Student Ben Simon saw a problem at his University of Maryland dining hall: lots of food going to waste.
So two years ago he started the volunteer-driven Food Recovery Network to take uneaten food from the college cafeteria and deliver it nightly to local charities that feed the hungry.
“An amazing amount of food gets thrown into a trash can,” Simon told Yahoo News. “It evokes a very innate response to jump into action.”
Simon, who is a Do Something award finalist, has seen his organization grow from 10 volunteers to over 400 volunteers on 23 college campuses.
“I personally have a background of always being involved in soup kitchens, food drives,” said the 23-year-old, who is now the full-time executive director of FRN. “I’ve always cared about hungry people in America and in the D.C. area. I knew there was a tremendous need of good people who need this food.”
Since September 2011, over 166,000 pounds of food have gone to the hungry and not to landfills. This was accomplished through a system that is remarkably simple:
Around 9 p.m. each night, about five volunteers arrive at the dining hall kitchens or at sporting or catered events to box up unsold food. The food is then driven, walked or biked to local charities and frozen for when it’s needed. All this happens in a maximum of two hours.
The Food Recovery Network has plenty of room for growth. Simon says that 75 percent of college campuses have no food recovery program.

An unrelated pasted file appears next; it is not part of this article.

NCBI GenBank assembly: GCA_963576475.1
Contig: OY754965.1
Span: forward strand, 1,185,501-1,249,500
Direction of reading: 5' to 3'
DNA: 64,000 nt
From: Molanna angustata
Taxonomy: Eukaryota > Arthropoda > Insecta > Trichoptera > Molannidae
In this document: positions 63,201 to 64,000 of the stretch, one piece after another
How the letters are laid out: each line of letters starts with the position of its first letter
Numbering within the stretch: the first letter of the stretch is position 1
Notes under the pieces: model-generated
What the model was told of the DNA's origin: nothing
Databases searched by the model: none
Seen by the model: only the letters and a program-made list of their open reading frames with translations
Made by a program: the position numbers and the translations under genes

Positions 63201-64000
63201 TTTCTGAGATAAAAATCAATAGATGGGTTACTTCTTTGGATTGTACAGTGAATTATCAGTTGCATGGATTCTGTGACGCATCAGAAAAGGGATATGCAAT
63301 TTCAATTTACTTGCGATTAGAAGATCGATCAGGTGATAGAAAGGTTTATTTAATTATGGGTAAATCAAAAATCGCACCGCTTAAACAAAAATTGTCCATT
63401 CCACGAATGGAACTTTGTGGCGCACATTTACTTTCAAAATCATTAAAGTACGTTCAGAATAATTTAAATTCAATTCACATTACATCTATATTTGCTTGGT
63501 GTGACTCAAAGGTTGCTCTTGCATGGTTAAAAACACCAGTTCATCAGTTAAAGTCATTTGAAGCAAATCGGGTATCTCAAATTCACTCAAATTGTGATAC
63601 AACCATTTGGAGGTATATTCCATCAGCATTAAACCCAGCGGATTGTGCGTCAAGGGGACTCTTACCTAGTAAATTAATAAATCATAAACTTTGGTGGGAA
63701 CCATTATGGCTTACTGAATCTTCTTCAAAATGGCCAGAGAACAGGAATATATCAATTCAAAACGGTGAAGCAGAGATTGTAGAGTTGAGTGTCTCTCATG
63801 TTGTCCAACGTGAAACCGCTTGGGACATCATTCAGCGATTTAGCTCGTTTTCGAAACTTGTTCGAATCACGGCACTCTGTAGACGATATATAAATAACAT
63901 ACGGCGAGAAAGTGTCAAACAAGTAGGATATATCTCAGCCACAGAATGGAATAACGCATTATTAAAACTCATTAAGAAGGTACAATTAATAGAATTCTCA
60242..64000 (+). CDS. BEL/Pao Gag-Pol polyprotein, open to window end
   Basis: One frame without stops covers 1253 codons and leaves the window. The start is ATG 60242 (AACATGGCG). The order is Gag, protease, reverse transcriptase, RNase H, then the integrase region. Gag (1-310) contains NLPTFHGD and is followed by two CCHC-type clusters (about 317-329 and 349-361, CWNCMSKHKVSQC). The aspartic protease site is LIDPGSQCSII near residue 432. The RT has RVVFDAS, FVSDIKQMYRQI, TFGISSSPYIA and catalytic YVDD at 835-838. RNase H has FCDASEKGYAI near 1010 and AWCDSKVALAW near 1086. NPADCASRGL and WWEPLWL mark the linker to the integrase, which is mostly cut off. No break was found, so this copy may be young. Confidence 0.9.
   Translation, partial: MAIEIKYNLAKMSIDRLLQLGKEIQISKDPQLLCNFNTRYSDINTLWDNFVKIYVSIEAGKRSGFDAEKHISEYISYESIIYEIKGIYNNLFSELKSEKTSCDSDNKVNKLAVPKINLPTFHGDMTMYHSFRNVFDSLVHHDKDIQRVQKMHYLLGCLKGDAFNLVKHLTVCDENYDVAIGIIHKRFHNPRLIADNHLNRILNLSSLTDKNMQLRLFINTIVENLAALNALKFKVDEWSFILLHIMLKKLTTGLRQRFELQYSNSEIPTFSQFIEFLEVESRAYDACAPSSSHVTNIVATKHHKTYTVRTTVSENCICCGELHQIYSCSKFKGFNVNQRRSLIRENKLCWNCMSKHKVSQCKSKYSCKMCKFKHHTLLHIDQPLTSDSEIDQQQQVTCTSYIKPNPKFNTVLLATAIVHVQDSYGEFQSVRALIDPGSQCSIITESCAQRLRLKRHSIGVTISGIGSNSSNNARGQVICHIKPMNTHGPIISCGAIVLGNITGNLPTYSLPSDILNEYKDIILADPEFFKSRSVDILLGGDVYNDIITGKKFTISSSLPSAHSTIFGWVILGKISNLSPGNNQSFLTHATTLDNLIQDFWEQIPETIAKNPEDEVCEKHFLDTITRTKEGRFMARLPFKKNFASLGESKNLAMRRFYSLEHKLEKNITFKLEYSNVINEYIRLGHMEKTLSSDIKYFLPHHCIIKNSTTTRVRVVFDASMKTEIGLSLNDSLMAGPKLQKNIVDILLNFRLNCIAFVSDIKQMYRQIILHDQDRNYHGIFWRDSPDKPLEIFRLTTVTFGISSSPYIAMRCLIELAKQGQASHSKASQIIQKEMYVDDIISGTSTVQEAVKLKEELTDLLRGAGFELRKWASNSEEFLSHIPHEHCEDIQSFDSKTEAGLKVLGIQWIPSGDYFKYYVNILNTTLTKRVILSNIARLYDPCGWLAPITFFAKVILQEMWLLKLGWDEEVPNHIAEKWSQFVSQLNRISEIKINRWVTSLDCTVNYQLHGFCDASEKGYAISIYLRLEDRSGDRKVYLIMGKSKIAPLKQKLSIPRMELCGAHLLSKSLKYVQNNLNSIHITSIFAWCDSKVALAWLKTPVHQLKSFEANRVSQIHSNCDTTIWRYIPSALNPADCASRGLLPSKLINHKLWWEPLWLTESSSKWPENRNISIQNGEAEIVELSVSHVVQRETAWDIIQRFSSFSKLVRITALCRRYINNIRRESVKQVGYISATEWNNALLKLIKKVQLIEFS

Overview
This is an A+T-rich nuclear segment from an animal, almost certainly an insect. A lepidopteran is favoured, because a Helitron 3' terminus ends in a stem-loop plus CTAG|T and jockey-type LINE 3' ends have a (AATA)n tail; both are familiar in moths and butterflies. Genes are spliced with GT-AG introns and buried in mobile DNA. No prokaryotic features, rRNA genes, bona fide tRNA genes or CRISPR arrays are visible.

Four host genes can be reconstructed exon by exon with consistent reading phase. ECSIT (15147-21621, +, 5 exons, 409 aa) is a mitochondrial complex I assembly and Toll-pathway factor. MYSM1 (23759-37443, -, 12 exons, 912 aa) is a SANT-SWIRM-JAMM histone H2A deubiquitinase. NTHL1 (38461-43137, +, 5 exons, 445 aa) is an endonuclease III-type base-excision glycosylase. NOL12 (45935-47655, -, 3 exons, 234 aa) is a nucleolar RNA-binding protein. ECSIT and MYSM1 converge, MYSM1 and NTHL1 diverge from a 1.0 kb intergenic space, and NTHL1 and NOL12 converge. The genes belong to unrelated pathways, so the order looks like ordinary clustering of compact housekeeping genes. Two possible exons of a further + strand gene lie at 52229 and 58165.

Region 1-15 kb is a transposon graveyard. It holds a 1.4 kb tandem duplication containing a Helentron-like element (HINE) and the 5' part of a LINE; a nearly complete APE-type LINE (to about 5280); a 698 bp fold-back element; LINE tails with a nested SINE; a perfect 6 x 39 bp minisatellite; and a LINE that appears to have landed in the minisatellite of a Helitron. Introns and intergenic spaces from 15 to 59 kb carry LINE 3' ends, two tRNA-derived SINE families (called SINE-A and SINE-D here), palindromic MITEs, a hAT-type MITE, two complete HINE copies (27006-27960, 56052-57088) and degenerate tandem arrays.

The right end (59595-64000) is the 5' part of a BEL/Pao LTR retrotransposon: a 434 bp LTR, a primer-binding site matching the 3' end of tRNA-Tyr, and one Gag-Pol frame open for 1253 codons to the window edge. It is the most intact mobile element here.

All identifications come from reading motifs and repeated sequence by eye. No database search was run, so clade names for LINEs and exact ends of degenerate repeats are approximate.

“A staggering 40 percent of all food grown or raised in the U.S. goes to waste while more than 50 million people in the country are at risk of hunger. Food Recovery Network represents the type of innovative, student-led approach to ending hunger that can effect real change in local communities,” said Robert A. Stern, chair of the Sodexo Foundation, in a statement. The foundation recently gave FRN a grant for $150,000. “Raising awareness about food waste and mobilizing youth are critical components to ending hunger and Food Recovery Network offers a model that successfully addresses both.”
The relatively new nonprofit would like to see 500,000 pounds of food donated in the next 12 months and the program expanded to 150 college campuses — possible if Simon wins the $100,000 grant from Do Something.
“We’ve been able to prove the concept and show the world how easy it is to redistribute the food in a safe way,” says Simon.
The Do Something awards celebrate world changers aged 25 and younger. The grand prize winner will be announced Wednesday during a live-stream event on VH1 and will receive $100,000 toward his or her organization. This is the one of five profiles of the finalists. Vote for the grand prize winner by text.